Mont Saint Michel. Such was his building at the end of the XNUMXth century. Masterfully made layout, right ?!
Here we digress a little from the topic, because we still need to explain in more detail why the need to create such mock-ups arose no earlier and no later than the era of Louis XIV. But the fact is that it was in his time that the power of artillery became such that not a single old castle or a single old fortress could stand up under their fire. That is why, from the 1750th century, the upper parts of medieval towers begin to be dismantled, and their bases covered with earthen ramparts, which better resisted the cast-iron cores. So the concept of bastion fortification was born, brought to perfection by the same Vauban in the 1777th century. But it required a more accurate reference to the terrain than medieval castles, that's why visual layout plans at that time appeared. Due to the accuracy of its execution, relief plans have become for us an important source of information on the construction of cities before the era of industrial revolutions. Indeed, not only fortifications are present on the models, but also farms, mills, ports, roads and bridges. First, relief plans under the royal decree were made on the ground, directly in the settlements. Then, from XNUMX, the workshop for their production was located in Mezieres, and in XNUMX she was transferred to the House of Disabled. The manufacturing technique and scale of the layouts were gradually standardized. So, the corresponding relief was sawn from a tree, which was then covered with a layer of fine sand and silk. The trees were made of silk fibers twisted on the base of metal wire. Buildings were cut out of small wooden blocks, after which they were pasted over with corrugated or dyed paper.
And so, this layout depicts the rocks that make up the island itself.
The main scale is 1: 600, which allows even large objects such as entire cities to be shown on the layout.
Well, now we’ll take a little walk around this museum and see what it has in it is so very interesting. At the entrance to it hangs a map on which all the objects whose layouts are on display are marked. And above all, these are the fortifications of the English Channel, the main of which is the monastery-fortress of Mont Saint-Michel. It is a vivid example of a fortress built on a rocky islet. In the east of France, it is the city of Strasbourg, the defense complex of which was further fortified in the 2nd half of the XNUMXth century. the construction of Fort Chavagnac.
On the Atlantic coast, many fortresses were built by the notorious Minister Colbert. Here, special attention is drawn to the layout of the Belle-Ile citadel (well, the very one that the well-known Porthos strengthened in the Dumas novel), reproducing this settlement after the work carried out there under the direction of Marshal Vauban.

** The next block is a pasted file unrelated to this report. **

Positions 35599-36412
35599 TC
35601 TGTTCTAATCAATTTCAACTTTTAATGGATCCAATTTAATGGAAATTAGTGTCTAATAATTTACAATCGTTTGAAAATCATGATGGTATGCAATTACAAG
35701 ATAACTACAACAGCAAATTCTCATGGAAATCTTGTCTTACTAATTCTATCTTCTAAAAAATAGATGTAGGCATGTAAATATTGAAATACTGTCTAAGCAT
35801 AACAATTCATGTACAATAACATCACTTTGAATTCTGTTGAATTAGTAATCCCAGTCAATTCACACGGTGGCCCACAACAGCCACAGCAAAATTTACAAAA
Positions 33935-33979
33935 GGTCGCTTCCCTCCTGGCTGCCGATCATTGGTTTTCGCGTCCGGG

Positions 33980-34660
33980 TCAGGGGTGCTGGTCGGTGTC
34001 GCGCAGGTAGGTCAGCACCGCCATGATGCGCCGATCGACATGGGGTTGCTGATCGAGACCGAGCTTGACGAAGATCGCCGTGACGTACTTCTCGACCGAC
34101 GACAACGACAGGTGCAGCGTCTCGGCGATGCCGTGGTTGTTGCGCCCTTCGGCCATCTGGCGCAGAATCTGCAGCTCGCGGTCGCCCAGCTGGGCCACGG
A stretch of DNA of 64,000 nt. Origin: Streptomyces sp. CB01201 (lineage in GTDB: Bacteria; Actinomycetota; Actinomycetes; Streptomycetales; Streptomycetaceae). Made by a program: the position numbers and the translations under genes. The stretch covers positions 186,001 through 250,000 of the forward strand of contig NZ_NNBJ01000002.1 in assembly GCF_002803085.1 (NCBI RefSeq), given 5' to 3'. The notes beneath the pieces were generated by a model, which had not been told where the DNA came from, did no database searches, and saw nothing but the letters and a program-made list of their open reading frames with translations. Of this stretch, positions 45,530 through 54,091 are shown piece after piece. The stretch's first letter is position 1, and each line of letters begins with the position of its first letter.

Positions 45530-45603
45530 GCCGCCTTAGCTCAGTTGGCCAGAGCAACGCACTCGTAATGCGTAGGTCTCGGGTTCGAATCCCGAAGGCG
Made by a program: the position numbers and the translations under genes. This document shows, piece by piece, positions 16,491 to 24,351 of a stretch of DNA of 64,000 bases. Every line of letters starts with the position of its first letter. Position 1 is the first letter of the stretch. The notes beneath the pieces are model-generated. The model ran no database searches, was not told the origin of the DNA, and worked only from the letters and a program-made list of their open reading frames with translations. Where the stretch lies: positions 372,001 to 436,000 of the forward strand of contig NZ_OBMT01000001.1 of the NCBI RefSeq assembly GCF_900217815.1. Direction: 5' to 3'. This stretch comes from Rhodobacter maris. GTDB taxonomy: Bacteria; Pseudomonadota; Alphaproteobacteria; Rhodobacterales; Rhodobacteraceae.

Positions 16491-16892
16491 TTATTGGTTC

The mock fortifications of Onis province are primarily forts on the islands of Re, Oleron and Aix, and completed with the construction of Louis XIV in order to cover the port of Rochefort, built by Colbert in the depths of the Charente River estuary.
In Aquitaine, the coast was monitored from the port of Bayonne, the strengthening of which continued until the 1700th century. The Bordeaux coast was also protected by a number of fortifications by Fort Blam, Fort Pate and Fort Medoc. All of them were built between 1705 and 1701 and were directly related to the defense of the French coast during the Spanish Succession War, which lasted from 1713 to XNUMX.
Large-scale fortifications were carried out by Vauban and the Pyrenees, and were launched in 1679 at his request after the war between France and Spain revealed the vulnerability of the Franco-Spanish border. Fortifications and forts were erected in pairs, such as Fort Lagarde and Fort Le Bon on the border in and around Perpignan.
In the Mediterranean direction, one of the most popular layouts is the model of If Castle in 1761. Well, I see, because Edmond Dantes, Count of Monte Cristo, was also kept there! Also in the collection of the museum there is a model of the Tower of London and the fortifications of Rome.
The city plans section shows Paris in different eras, plans for Brest, Nantes, Versailles and Rome. These are beautifully executed ink drawings.
Illustrious If Castle
So you will be in the Museum of the Army, do not be lazy, go up to the fourth floor of its left wing and visit the Museum of Plans and Reliefs.
Well, the museum’s address is simple: France, Paris, VII arrondissement of Paris, ul. Grenelle, 129, Army Museum.